Nepenthes pitcher plants deploy tube-shaped pitchers to catch invertebrate prey; those of Nepenthes aristolochioides possess an unusual translucent dome. The hypothesis was tested that N. aristolochioides pitchers operate as light traps, by quantifying prey capture under three shade treatments. Flies are red-blind, with visual sensitivity maxima in the UV, blue, and green wavebands. Red celluloid filters were used to reduce the transmission of these wavebands into the interior of the pitchers. Those that were shaded at the rear showed a 3-fold reduction in Drosophila caught, relative to either unshaded control pitchers, or pitchers that were shaded at the front. Thus, light transmitted through the translucent dome is a fundamental component of N. aristolochioides' trapping mechanism.
Dickson G.,Royal Roads University
Healthcare Management Forum | Year: 2016
Canadian healthcare leaders are experiencing unprecedented change. In Canada and worldwide, efforts are being made to create patient-centred service delivery models. In order to participate fully in that transformation, leaders must embrace the new leadership responsibilities vital to patient-centred change. To fail to do so will marginalize their role or render them irrelevant. This article reviews literature in the past 5 years to outline the change context for leaders and what they can do to enhance their effectiveness. Leaders are encouraged to redouble their efforts to develop their leadership capacity, engage physicians as partners, embrace complexity, engage the patient and public in reform efforts, and embrace appropriate technological trends within the consumer community. To reinvent leadership supportive of patient-centred change, healthcare leaders need to act individually to grow their own capacity and collectively to take control of the leadership needed in order to fulfill their role in change. © 2016 The Canadian College of Health Leaders. All rights reserved.
Wolf J.,Royal Roads University |
Allice I.,Memorial University of Newfoundland |
Bell T.,Memorial University of Newfoundland
Global Environmental Change | Year: 2013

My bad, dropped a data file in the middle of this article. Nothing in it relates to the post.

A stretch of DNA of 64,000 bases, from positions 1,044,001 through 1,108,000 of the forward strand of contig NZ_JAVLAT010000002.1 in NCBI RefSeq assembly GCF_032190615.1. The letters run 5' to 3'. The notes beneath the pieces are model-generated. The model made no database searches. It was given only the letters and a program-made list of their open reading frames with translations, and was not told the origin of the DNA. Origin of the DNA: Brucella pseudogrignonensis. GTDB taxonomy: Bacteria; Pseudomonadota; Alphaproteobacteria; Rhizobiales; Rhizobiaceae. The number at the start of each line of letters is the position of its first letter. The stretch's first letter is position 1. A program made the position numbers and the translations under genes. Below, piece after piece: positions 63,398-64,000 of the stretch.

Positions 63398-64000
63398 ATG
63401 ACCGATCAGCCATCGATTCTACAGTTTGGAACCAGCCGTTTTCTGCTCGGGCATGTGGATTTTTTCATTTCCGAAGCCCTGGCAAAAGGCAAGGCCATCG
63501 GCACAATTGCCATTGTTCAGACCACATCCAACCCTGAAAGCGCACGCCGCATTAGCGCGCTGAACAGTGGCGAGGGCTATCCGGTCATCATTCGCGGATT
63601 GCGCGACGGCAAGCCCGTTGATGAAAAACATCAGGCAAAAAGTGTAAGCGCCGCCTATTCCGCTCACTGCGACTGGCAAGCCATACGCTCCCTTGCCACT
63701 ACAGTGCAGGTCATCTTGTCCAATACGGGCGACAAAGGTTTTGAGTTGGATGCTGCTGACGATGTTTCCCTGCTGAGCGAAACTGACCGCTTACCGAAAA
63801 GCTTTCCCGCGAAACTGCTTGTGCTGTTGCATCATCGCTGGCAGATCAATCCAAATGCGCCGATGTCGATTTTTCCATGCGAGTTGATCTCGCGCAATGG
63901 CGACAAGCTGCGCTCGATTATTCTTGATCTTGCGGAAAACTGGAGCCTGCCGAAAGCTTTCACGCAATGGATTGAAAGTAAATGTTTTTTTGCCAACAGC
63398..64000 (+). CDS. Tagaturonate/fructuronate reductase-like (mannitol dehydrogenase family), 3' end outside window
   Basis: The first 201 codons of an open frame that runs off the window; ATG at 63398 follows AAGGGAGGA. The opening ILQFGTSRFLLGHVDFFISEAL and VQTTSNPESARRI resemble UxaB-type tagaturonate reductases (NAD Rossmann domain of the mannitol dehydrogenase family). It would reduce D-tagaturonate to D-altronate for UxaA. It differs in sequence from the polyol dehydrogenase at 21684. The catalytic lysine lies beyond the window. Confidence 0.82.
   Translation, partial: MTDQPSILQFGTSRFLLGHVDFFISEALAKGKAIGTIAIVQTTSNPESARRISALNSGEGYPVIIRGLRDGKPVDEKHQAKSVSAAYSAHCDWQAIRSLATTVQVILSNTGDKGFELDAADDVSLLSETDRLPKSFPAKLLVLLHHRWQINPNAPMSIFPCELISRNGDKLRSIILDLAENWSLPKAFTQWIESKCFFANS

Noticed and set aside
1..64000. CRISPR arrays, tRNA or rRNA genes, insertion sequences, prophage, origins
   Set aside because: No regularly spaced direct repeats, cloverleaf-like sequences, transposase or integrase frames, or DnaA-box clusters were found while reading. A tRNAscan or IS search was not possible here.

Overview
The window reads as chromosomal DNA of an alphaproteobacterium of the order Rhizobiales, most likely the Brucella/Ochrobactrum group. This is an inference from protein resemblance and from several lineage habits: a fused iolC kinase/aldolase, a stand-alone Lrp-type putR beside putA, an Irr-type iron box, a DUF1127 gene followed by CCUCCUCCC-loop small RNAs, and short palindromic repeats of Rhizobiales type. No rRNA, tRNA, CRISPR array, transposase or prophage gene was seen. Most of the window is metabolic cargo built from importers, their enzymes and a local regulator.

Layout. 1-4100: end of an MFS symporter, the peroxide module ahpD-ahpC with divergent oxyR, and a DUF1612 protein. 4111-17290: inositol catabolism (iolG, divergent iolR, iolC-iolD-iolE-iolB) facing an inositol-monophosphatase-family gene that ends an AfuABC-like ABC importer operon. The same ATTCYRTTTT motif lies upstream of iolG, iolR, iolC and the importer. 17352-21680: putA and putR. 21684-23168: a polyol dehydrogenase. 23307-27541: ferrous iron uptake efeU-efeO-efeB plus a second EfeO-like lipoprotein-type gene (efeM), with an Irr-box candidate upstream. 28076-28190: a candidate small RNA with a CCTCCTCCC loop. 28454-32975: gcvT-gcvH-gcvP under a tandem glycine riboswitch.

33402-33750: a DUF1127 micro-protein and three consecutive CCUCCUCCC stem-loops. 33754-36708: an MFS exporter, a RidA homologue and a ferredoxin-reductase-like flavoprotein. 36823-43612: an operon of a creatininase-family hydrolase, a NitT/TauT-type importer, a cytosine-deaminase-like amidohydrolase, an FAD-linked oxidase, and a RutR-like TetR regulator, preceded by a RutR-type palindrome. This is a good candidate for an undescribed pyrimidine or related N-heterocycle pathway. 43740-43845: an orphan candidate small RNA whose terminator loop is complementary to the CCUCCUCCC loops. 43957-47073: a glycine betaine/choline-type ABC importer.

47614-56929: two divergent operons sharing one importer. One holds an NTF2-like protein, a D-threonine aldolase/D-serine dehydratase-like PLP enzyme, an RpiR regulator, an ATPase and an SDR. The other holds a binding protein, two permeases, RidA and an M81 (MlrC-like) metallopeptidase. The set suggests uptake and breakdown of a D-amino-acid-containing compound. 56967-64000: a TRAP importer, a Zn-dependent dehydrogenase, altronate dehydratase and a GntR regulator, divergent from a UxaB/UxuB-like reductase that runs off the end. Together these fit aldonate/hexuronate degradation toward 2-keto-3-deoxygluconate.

Local material and symbolic values have to date remained underrepresented in climate change research and policy and this gap is particularly salient in places that have been identified as at significant risk from climate change. In such places, the dominant approach to understanding the effects of climate change has been centred on vulnerability; it has highlighted the social determinants of vulnerability and the differential and uneven distribution of effects. This approach cannot, however, illuminate the diverse and nuanced meanings people attach to specific aspects of their way of life, how the changing climate might affect these, and what this implies for adaptation. To address this gap, this empirical study uses the concept of values, defined as trans-situational conceptions of the desirable that give meaning to behaviour and events, and influence perception and interpretation of situations and events. We develop a set of values from 53 qualitative interviews in two remote communities in subarctic easternmost Canada. It draws on these values to frame how effects of climate change, specifically intangible and subjective effects, are felt, and how responses to them are imagined by those affected. The article argues that values are crucial in shaping perception of climate impacts and adaptation to them. Distinct values, such as tradition, freedom, harmony, safety, and unity shape different interpretations and meaning of impacts, and lead to distinct views on how to adapt to these. Conflicting and competing values can act as barriers to adaptation. The findings imply that adaptation research and policy need to address values explicitly if efforts for planned adaptation are to be perceived as legitimate and effective by those affected by the changing climate. © 2012 Elsevier Ltd.